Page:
With high fuel prices, new rules, and more trucks being designed with aerodynamics in mind, long hoods and square noses are quickly becoming a thing of the past. But, there is no doubt that these older trucks helped shape the trucking industry into what it is today. And even though the day will come when we won’t see these relics on the road anymore, they will be preserved by a disappearing breed of men and woman who still love them and will run them to the end. One of these men is Bill Warner Jr. (44) of Circleville, WV.
Growing up, Bill was no stranger to trucking. His dad (Bill Warner Sr.) owned and operated B & B Trucking of Circleville, WV. Mostly running Ford LTL9000s, Internationals and KWs, Bill Sr. hauled gravel, logs, and pulled flatbeds locally. Anytime Bill Jr. would get the chance, he went along with his dad trucking. “I must have rode at least a million miles with him – I was in the truck all the time,” says Bill Jr. Around the time that Bill Jr. turned 18, he purchased a 1978 Ford LT9000 dump truck and left for Washington D.C. to haul dirt and gravel. After hauling in the D.C. area for over three years, Bill Jr. bought an 1989 International Eagle and began pulling a dump trailer. For the next three years or so he hauled metal and coal over the road until coming back to run just the surrounding states near his home in West Virginia.
In 1991, Bill Jr. became the owner of his first Peterbilt – a 1986 short-hood 359. Over the next few years, Bill Warner Jr. Trucking would grow to become the successful business it is today, which now consists of 10 working trucks and several show trucks. As far as loads, nothing much has changed. Bill’s trucks continue to pull dump trailers, hauling coal out of Huntington, WV to Riverton, WV, apples when in season, and grain. Besides dump trailers, they also haul bark and mulch, equipment (every once in a while), and run a newly-established wrecker service, as well. Needless to say, Bill is a very busy guy!
In 1999, Bill came across a 1981 Peterbilt 359 sitting behind a garage with bushes grown around it. The truck had a 450-hp 3408 V-8 Cat, a 6×4 double-over transmission, and a 280-inch wheelbase. Being out in the weather had taken its toll on the truck – it no longer ran, all of the hoses had dry-rot, and rust had set in. After much convincing, the owner sold the truck to Bill, who quickly realized he had a lot of work ahead of him.
Once the truck made its way back to Bill’s shop, the frame was sandblasted and repainted, new front and rear fenders were installed, and all of the chrome pieces were replaced. Inside, gorgeous hardwood floors were laid down and the old Eldorado seats were swapped out. Amazingly enough, though, the truck’s brand new 84-inch Double Eagle sleeper had been untouched – even the original factory plastic wrapping was still intact! Up until 1983, the truck had originally been charcoal gray and had a 63-inch flattop sleeper. After the truck was redone in 1983 by the original owner, it was hardly run – in fact, it only had a little over 250,000 miles showing on the odometer when Bill bought it!
In 2004, Bill wanted to have the House of Colors Candy Brandywine sleeper repainted. Deciding to keep the Stagecoach theme the truck already had, Bill had his Uncle Mike “Mountain Man” Lambore, an extremely talented painter, repaint the sleeper and its murals. When completed, the truck had been adorned with an incredibly-detailed custom paint job that told a story.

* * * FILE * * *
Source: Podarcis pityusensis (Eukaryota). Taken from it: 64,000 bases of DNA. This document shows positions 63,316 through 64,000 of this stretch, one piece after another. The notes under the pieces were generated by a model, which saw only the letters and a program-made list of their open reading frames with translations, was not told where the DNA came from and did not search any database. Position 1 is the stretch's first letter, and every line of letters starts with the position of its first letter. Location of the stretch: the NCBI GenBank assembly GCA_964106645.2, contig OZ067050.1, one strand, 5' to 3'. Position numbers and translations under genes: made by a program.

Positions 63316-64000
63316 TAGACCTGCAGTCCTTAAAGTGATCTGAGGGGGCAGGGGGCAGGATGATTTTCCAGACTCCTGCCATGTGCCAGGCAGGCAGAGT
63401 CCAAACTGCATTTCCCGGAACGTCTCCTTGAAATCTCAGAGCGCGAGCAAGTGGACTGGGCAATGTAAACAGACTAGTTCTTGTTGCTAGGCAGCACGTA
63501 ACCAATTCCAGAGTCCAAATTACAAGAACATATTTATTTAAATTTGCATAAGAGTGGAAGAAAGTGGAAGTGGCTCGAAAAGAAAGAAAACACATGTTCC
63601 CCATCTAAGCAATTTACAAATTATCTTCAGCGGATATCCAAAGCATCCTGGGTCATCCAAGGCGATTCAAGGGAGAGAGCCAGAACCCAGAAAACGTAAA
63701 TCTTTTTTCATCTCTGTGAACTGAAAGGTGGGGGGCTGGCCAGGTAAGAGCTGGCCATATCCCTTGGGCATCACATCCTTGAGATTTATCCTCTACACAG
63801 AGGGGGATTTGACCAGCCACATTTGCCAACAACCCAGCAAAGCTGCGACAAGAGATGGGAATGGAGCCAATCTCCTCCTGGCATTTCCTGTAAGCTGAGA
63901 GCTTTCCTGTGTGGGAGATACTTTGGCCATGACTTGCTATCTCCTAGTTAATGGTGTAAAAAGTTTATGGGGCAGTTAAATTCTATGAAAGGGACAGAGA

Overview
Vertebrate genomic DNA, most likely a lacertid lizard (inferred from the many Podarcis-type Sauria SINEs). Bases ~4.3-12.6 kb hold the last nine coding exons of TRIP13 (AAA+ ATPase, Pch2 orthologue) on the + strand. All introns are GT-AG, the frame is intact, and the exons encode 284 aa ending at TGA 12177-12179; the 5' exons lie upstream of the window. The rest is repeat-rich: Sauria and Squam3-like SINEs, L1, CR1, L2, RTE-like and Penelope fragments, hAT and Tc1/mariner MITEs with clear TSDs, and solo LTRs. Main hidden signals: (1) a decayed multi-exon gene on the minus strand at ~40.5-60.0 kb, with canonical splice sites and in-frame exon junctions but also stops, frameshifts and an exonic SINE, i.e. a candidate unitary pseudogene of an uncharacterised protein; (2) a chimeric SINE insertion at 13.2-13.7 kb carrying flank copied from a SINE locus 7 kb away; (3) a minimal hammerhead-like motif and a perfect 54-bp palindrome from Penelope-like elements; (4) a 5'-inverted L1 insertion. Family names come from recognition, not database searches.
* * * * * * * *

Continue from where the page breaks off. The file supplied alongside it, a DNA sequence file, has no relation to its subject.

The mural on the drivers’ side of the sleeper has a stagecoach storming through a canyon river in the Old West. The scene shows a band of robbers shooting from the canyon cliffs – the horses are scared and they only have one man to keep them safe. If you only looked at the drivers’ side mural you would never see the whole story, but the passenger side tells how it ends.
The mural on the passenger side shows the happy ending – the stagecoach made it to town, the fair lady who was inside is safely departing the coach, and the sun is setting on the thief-inhabited canyon. Upon closer inspection, you see the intricate details of the town – each building is named after a member of the Warner family – “Bill’s Saloon” is on one building, “Marshall Cody” (Bill’s son) is on another, and “Miss Debbie’s Place” (Bill’s Wife) is on a third.
At the truck shows “Stagecoach Express” is never lacking attention from both spectators and judges alike. “It does good wherever it goes. I don’t know what it is about that truck, but even the people who don’t like Peterbilts like it,” says Bill. Not only does the “Stagecoach Express” have the inventiveness to draw in a crowd, it has the trophies to prove it, snatching Best of Show at the Western Maryland Truck Show, Best of Show at the America’s Truck Wash and Chrome Shop show, and winning its class in Louisville at the Mid-America Trucking Show back in 2001.
Besides the “Stagecoach Express” Peterbilt, Bill Jr. is the owner of many other first class rides and home-built show trucks. When asked about his hobbies, Bill laughed and said, “I don’t really have any hobbies, I just build trucks!” His collection includes several 359s, an X-model Pete 379, a Legacy Edition Peterbilt 379, and a 1989 Ford LTL9000. In 2011, the newly-built Ford truck did stunningly-well at the shows, and even earned a spot in the 2012 Shell Rotella SuperRigs calendar.
I would like to thank Bill for his willingness and time – Bill’s enthusiasm for old rides is a fire I don’t believe will burn out any time soon. In a world that keeps moving forward, some things will remain the same for guys like Bill and many others – their great passion for old-school trucking and their love of those long, square hoods will continue. These old relics may one day disappear from the highways, but Bill Warner Jr. and others like him will do everything they can to make sure that these classic big rigs are never forgotten.